UK - The Pension Regulator's approach to new funding rules for DB schemes could plunge 20% of UK companies into a "cash-flow crisis", ultimately nullifying the gains of a new scheme specific funding standard, the Confederation of British Industry (CBI ) has warned.
The new funding rules came into force in December 2005, replacing the Minimum Funding Requirement, which should allow trustees and employers to agree funding arrangements that match the individual circumstances of the scheme.
The CBI has stressed funding levels and recovery periods as their two major concerns over the rules.
In a statement made today, the CBI claimed trustees will automatically use the funding triggers as “fixed norms” rather than taking into account a firms’ individual circumstances. In relation to recovery periods, the CBI believed the regulator must be more flexible, with the implied upper limit of 10 years depriving one in five firms of vital cash-flow.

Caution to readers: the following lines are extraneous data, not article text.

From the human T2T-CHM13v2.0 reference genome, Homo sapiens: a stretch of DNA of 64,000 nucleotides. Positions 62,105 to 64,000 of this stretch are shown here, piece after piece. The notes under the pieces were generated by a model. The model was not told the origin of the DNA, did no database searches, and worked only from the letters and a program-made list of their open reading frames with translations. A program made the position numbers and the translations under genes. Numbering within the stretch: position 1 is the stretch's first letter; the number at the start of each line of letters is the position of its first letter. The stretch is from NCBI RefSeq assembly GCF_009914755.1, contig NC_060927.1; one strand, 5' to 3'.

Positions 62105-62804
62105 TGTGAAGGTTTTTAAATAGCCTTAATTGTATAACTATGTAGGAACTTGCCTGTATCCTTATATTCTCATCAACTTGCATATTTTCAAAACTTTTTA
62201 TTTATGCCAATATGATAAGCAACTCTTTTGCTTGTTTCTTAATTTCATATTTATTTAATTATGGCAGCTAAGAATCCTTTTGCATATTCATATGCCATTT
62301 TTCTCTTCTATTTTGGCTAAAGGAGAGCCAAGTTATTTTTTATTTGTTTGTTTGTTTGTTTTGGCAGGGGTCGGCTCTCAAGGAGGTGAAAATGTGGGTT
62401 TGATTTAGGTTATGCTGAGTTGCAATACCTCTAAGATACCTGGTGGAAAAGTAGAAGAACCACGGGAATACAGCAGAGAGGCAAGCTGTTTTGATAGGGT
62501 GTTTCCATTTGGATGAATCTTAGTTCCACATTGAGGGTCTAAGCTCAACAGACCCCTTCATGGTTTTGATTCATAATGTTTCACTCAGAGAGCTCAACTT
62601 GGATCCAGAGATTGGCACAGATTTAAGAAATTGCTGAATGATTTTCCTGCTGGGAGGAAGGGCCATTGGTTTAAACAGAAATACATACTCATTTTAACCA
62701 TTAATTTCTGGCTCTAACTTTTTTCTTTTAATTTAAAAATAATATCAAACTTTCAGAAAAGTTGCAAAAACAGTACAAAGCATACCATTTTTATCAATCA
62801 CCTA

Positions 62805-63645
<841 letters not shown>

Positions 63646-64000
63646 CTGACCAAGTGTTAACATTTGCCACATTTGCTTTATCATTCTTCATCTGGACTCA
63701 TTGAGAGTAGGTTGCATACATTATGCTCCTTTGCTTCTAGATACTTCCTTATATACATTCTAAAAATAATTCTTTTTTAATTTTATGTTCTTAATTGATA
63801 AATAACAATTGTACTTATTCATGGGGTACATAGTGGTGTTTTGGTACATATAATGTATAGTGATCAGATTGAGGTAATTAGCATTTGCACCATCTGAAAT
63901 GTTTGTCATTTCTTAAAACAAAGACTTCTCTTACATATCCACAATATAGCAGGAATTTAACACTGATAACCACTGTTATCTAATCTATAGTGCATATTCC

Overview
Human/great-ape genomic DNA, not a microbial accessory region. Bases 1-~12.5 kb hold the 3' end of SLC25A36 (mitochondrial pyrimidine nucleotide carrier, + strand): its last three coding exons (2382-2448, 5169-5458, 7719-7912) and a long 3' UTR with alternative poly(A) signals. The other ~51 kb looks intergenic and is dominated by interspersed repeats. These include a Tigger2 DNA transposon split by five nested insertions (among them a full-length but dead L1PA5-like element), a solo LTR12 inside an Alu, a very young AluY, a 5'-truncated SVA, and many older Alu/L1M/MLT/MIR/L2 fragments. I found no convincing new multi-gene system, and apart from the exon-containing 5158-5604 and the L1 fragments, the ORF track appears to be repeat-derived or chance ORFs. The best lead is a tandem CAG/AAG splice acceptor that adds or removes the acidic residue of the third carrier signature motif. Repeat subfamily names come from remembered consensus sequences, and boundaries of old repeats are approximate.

John Cridlland, CBI deputy director-general said: “The regulators proposals to use triggers as a way of identifying those schemes at most risk of not meeting their liabilities are welcome. But the proposed triggers are too rigid and the regulator has got to ensure that trustees realise that the triggers are not hard and fast rules that need to be stuck to come what may.”
The CBI wants a recovery period trigger of 10 to 15 years, with emphasis on the financial strength of a scheme’s sponsoring employer; removal of “buy-out” as a target for funding; more detailed guidance on regulator scheme intervention and greater clarity on how companies can use contingent assets in the new funding rules.
A spokesperson for the Pensions Regulator said the regulator was unprepared to comment on today’s CBI response until it had time to digest the various industry opinions on the new funding rules. Recently, the Association of British Insurers and the National Association of Pension Funds released formal responses to regulator.
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